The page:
clock menu more-arrow no yes

Filed under:

Jackets 20: Appreciating Brandon Dubinsky

New, comments

Dubinsky was an invaluable leader for the Blue Jackets franchise.

Pittsburgh Penguins v Columbus Blue Jackets - Game Four Photo by Kirk Irwin/Getty Images

Isn’t the headline photo for this Brandon Dubinsky article simply glorious?

That moment was captured in the seconds following Dubinsky’s game-tying goal with 22.5 seconds left against the Pittsburgh Penguins in Game Four of the 2014 Quarterfinals. That goal helped propel the game to overtime before Nick Foligno’s game-winner sealed the deal on the first ever Blue Jackets home playoff win.

Listen to that roar:

Dubinsky became one of my favorite players in Columbus. Whether it was his grit, leadership, making life miserable for Sidney Crosby, I loved the energy he brought to the club.

I think another important element for Dubinsky’s tenure in Columbus was his relationship with John Tortorella. The two knew each other well in New York, celebrating successes and clashing all the same during the early years with the Rangers. But while the storyline of their relationship was out there upon Torts’ hire, the fear of any strain was squelched as the two threw any issues into the past and seemed ready to tackle the project ahead.

I need to lean on him. He is part of that heartbeat of the club there. He needs to be a conduit between the coaching staff and the players until I get to know the other guys also. He’s an important man. We spent a number of years together. I think he can explain some of how I go about it as a coach and kind of make this a smooth transition with the team. And he’s a hell of player, too. — The Columbus Dispatch

The following quote was in reference to the New York Rangers firing John Tortorella following the 2013 season:

I think my relationship with Torts fell apart the last year I was there and I just felt like his relationships with some of the other players could be doing the same thing so I guess that sums it up as to why I wasn’t completely surprised that it happened. — SI and per Dubinsky’s quote to The Bergen Record.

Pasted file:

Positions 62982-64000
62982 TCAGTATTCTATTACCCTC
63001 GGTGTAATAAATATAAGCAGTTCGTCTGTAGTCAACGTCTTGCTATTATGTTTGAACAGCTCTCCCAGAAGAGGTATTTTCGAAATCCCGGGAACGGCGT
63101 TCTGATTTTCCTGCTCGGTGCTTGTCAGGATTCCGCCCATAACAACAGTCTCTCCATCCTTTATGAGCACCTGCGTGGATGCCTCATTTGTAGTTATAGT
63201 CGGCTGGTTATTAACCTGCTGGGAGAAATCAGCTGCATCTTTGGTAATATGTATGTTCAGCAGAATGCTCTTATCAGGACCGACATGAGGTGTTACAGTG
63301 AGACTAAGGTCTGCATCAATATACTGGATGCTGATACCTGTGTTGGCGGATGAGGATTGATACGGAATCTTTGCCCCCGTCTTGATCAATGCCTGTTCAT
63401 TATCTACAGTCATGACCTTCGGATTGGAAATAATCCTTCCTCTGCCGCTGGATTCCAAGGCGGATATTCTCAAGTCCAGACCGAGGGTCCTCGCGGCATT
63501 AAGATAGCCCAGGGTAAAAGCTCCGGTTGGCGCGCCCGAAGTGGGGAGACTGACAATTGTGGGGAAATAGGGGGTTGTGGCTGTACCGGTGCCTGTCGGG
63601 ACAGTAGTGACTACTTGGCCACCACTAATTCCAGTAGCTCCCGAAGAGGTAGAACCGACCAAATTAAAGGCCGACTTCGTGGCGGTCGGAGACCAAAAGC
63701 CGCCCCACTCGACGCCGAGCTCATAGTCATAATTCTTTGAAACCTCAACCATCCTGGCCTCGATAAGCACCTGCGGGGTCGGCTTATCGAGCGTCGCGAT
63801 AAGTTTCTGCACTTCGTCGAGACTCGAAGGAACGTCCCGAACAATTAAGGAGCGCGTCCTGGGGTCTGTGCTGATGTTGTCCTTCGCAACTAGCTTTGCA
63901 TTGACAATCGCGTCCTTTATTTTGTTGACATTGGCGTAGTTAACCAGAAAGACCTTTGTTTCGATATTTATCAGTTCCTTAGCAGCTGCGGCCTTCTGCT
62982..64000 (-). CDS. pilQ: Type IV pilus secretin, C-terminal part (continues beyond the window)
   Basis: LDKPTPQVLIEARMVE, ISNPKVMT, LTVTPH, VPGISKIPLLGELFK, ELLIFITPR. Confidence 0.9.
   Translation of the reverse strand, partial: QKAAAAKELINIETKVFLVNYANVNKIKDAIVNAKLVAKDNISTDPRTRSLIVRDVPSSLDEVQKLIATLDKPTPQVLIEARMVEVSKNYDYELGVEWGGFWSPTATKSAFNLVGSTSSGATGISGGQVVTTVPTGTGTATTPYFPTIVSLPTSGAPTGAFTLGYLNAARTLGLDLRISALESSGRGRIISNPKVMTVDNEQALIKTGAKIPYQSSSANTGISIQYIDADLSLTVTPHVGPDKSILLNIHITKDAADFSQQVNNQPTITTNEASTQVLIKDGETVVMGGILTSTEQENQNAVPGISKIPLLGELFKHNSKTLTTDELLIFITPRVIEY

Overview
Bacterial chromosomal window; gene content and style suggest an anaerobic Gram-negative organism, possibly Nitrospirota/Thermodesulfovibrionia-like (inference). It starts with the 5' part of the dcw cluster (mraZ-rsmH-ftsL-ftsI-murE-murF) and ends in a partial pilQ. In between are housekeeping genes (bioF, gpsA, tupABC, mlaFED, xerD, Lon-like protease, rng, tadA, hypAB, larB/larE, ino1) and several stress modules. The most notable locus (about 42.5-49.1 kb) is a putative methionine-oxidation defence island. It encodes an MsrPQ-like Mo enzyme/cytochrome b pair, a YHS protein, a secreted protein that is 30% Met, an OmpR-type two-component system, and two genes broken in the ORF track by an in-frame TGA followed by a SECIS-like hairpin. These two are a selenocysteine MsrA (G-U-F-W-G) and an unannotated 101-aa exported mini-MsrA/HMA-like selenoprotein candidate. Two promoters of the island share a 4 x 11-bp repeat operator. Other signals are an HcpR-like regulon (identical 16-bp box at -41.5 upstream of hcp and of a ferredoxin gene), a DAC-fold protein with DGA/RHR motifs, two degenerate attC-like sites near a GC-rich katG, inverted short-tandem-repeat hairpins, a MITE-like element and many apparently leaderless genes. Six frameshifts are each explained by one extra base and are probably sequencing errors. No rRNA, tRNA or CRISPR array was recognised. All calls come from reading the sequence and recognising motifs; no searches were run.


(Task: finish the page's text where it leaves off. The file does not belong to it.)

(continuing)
Upon the reunion for both in Columbus, Dubinsky talked about the kind of play that we know Tortorella teaches and expects from his teams.

Lunch Pail Play

Games played: 823
Goals: 153
Assists: 285
Points: 438
Plus/Minus: 24
Blocks: 397
Penalty Infraction Minutes: 905
Game-Winning Goals: 26
Overtime Goals: 1
Playoff Games: 58
Playoff Goals: 10
Playoff Assists: 16
Playoff Points: 26
Playoff Game-Winning Goals: 2

On the ice, Dubinsky was one of Torts’ most trusted players, particularly in the face-off dot (53.0% career) and among those leading the way in the defensive zone. By the time his last season came around in 2018-19, his zone split starts were 20.0% in the offensive zone, 79.7% in the defensive zone. A far cry from where he started in his career.

This article from The Columbus Dispatch touched on just how important Dubinsky was for the Blue Jackets in the 2018-19 playoffs, a guy who embraced his role and did the little but important things: Penalty killing and winning defensive zone face-offs. The PK as a whole loomed large against the Tampa Bay Lightning in the 2018-19 playoffs, only yielding one of six chances.

In that series against the Lightning, Dubinsky and Nash had 47 defensive zone face-offs without being scored on among all strengths. For those entire playoffs — 10 games against the Lightning and Boston BruinsDubinsky had seven offensive zone starts, 80 defensive zone starts, and participated in 125 defensive zone face-offs.

Here’s another glance per Hockey Reference of the numbers and defensive zone start splits (over 90%) from Dubinsky and Riley Nash over those playoffs. Seeds talked about it in his Dubinsky review following the 18-19 season. While the numbers might not show how important he was, the eye test sure did.

While Dubi never won any any awards during his 13 year NHL career across the Rangers and Blue Jackets, that doesn’t scratch the surface of the blue collar style of player that he was.

He was a heartbeat for the Blue Jackets every night on the ice, and should most definitely be credited for the surge that he helped bestow upon the Blue Jackets franchise and organization as a whole. He was a core member, a vital and integral member to suit up for the most decorated era of Blue Jackets hockey.

He wore the ‘A’ and embodied a leader like any captain. His buy-in with Tortorella only helped pave the way for the rest of the team. I was watching a bit of Tortorella’s introductory press conference when he took over as head coach in Columbus. One of the lines from Tortorella stuck out to me, particularly about leaders and a leadership group in the locker room.

While he’s not officially retired, Dubinsky is on longterm IR due to a chronic wrist injury that sidelined him all of the 2019-20 season. It’s a shame for him to have to end his career like that, but the lasting impression I have of him is great playoff performances, a quite simply, a guy who gave it his all.